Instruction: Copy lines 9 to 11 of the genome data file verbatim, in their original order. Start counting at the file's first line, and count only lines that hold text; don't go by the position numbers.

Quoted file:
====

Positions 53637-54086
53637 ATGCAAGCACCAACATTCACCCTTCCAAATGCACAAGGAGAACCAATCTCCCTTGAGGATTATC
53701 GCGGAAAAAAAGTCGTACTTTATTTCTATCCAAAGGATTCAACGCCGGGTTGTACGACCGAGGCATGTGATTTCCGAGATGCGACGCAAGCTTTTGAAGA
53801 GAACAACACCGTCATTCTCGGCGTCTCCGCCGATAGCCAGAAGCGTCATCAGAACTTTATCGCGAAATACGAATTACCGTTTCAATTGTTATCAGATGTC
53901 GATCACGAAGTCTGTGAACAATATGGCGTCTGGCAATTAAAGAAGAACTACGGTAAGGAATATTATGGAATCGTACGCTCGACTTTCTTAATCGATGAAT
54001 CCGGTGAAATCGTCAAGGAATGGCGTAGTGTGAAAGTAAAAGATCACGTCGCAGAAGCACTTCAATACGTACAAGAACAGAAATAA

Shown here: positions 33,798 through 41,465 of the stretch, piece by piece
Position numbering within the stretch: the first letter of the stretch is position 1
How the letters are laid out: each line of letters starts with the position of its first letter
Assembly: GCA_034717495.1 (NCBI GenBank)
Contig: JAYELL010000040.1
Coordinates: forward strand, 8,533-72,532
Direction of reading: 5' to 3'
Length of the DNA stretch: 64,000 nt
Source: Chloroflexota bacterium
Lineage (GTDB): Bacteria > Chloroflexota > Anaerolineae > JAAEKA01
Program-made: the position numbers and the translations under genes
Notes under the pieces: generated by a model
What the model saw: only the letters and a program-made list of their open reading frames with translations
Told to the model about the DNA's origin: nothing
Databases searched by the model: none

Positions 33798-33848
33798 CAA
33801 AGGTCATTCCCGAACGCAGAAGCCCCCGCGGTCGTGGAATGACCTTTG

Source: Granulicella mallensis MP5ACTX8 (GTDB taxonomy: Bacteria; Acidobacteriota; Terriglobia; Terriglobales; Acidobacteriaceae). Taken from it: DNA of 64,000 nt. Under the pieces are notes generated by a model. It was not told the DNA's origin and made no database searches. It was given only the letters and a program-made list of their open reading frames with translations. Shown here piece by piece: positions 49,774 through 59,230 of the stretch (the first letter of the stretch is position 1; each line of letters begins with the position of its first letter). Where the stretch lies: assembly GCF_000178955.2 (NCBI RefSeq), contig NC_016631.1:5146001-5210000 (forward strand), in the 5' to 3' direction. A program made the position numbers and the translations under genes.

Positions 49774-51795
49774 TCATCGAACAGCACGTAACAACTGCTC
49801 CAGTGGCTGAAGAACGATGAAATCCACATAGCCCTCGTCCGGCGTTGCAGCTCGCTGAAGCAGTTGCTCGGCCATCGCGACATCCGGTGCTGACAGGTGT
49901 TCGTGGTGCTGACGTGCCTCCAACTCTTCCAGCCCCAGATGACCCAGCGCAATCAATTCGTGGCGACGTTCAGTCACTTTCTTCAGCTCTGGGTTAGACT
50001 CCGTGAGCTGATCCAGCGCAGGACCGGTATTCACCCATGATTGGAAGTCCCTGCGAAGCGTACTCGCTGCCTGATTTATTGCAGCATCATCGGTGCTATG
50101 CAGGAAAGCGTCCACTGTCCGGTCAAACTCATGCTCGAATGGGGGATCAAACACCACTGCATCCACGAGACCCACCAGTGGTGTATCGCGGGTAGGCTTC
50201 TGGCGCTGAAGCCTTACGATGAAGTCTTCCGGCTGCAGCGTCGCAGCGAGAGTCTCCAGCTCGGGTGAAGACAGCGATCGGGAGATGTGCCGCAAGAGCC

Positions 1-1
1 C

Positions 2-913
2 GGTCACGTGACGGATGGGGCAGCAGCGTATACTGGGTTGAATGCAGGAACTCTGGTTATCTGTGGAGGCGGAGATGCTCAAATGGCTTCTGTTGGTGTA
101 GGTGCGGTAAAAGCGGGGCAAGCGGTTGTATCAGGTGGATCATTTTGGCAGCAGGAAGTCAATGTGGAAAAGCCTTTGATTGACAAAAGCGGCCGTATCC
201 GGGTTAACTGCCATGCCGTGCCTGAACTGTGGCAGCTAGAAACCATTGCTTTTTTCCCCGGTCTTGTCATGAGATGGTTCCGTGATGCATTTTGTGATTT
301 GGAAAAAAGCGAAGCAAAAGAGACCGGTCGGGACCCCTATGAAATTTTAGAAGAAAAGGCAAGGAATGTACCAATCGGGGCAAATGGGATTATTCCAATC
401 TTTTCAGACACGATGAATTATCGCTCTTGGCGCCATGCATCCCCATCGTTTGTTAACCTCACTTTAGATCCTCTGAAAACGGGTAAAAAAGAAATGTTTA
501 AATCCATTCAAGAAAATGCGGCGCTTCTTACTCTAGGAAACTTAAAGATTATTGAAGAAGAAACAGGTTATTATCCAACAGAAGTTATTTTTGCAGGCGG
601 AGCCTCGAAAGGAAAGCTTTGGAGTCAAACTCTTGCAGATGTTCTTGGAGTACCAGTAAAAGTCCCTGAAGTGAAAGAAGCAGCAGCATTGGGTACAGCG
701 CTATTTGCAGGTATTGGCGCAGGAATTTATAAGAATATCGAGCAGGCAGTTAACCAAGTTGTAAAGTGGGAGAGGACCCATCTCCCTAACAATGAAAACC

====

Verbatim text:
How the letters are laid out: each line of letters starts with the position of its first letter
Assembly: GCA_034717495.1 (NCBI GenBank)
Contig: JAYELL010000040.1